A child who is prevented from understanding the questions put to him or from giving rational answers to those questions by reason of tender years is not a competent witness.
Noteworthy however, is the fact that no age is specifically stated or contemplated in the Evidence Act, thus it is the duty of the court before which a child appears for the purpose of giving evidence to determine first of all whether the child is sufficiently intelligent to be able to understand questions put to him or to be able to answer questions put to him rationally. The court does this by putting preliminary questions to the child which may have nothing to do with the matter before it.
This work examines first who a child is under law and the role of the court in admitting the evidence of a child.
A CHILD UNDER NIGERIAN LAW
The concept of a child under Nigerian law is based exclusively on calendar and young age. By the provisions of the Children and Young Persons Act, a clear distinction is made between a child and a young person. A child can be said to be any person who has not attained the age of 14 years. The implication of this position is that he is incapable of understanding anything as he is immature in both mind and will.
The Children and Young Persons Act has however provided a generally accepted legal definition of a child and it is captured in the provisions of section 2(1) where it is stated that – “any body or girl under 14 years of age is considered a child “. This provision is judicially strengthened by the authority of STATE v. NJOKU OBIA 4 ESCLR 67, where ARAKA J. (as he then was) held that a person of 15 years of age is no longer of tender years or a child who cannot understand the nature of an oath or the duty of speaking the truth.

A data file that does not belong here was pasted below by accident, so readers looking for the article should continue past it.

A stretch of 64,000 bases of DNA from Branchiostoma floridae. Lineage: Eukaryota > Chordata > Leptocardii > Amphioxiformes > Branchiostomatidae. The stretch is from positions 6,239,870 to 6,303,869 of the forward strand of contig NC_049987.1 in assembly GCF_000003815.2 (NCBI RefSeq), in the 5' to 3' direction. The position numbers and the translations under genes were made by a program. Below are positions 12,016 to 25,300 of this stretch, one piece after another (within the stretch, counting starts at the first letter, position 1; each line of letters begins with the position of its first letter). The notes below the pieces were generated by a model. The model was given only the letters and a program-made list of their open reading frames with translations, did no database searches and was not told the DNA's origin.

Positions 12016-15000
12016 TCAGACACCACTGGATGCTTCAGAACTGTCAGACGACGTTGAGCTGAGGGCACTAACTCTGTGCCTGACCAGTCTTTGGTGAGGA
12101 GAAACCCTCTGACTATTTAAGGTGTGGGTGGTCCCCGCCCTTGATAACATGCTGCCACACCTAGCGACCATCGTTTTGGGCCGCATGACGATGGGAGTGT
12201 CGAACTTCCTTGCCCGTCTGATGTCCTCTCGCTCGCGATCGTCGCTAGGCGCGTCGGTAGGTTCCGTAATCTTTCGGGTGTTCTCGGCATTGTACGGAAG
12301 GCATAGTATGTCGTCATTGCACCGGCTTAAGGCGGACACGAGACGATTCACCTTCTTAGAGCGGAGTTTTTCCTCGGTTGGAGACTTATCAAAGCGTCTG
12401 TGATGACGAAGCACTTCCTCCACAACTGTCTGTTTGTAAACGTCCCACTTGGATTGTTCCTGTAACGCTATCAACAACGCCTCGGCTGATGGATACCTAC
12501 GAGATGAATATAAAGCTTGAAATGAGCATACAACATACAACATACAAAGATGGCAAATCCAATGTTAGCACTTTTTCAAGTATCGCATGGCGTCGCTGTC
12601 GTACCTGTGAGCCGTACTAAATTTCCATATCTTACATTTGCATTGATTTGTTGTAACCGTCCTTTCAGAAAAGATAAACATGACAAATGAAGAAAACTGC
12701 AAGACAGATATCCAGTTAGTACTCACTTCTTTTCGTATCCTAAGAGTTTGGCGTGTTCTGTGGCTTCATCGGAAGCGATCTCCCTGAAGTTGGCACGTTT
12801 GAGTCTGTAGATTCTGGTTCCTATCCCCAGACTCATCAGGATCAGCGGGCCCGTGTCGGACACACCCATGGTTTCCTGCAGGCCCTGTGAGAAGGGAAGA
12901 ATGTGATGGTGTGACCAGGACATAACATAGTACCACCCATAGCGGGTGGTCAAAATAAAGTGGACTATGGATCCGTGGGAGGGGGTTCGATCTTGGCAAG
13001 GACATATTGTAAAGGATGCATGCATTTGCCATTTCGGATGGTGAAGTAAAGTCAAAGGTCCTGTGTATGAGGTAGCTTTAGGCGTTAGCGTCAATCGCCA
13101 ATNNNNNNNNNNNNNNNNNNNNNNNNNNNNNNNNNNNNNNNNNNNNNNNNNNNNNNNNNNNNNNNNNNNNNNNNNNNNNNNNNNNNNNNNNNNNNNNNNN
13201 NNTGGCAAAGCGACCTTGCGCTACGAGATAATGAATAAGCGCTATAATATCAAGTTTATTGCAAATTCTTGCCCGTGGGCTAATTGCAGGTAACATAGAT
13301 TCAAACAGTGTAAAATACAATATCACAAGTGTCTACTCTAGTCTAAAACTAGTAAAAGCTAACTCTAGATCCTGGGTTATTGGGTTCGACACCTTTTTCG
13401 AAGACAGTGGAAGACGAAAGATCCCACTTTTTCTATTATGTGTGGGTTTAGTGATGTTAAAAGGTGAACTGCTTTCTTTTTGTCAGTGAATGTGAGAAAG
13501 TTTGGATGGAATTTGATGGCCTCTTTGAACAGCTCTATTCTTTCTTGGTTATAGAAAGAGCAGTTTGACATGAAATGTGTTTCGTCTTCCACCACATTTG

A child has been furthered defined in the provisions of section 2 of the Criminal Procedure Act where it is stated that – “a child means any person who has not attained the age of fourteen years”.
THE ROLE OF THE COURT IN ADMITTING THE EVIDENCE OF A CHILD
The court is, by virtue of the combined provisions of section 175, 205 and 209 of the Evidence Act, expected to investigate whether the child who intends to give or tender evidence before it is possessed of sufficient intelligence to be able to understand the questions put to him and as well answer such questions rationally. This is to say that such child must have an understanding of the duty of speaking the truth and the nature of oath taking.
Worthy of note is the fact that whether a child will testify at all, under oath or give unsworn testimony will depend on the result of the above tests. Judicial guidance on this position exists in the decision of the Court of Appeal and the Supreme Court on the obligation of a trial judge when faced with a child witness.
According to Muktar JCA in NASIRU OGUNSI v. STATE (1994) 12 NWLR (pt.66);
“Before a child of tender years evidence is taken, the judge must ask certain questions like her age or whether she understands the questions put to her. If the Judge is satisfied that she understands the questions put to her then he can proceed to enquire from her whether she understands the essence or implication of oath taking. If she understands, she will be sworn and her evidence will be taken on oath. And if the Judge is satisfied with the child’s answer, that she quite understands the reason why she’s in court and is intelligent enough to answer the questions put to her brilliantly and rationally, then she becomes a competent witness and her evidence is admissible and can be recorded”.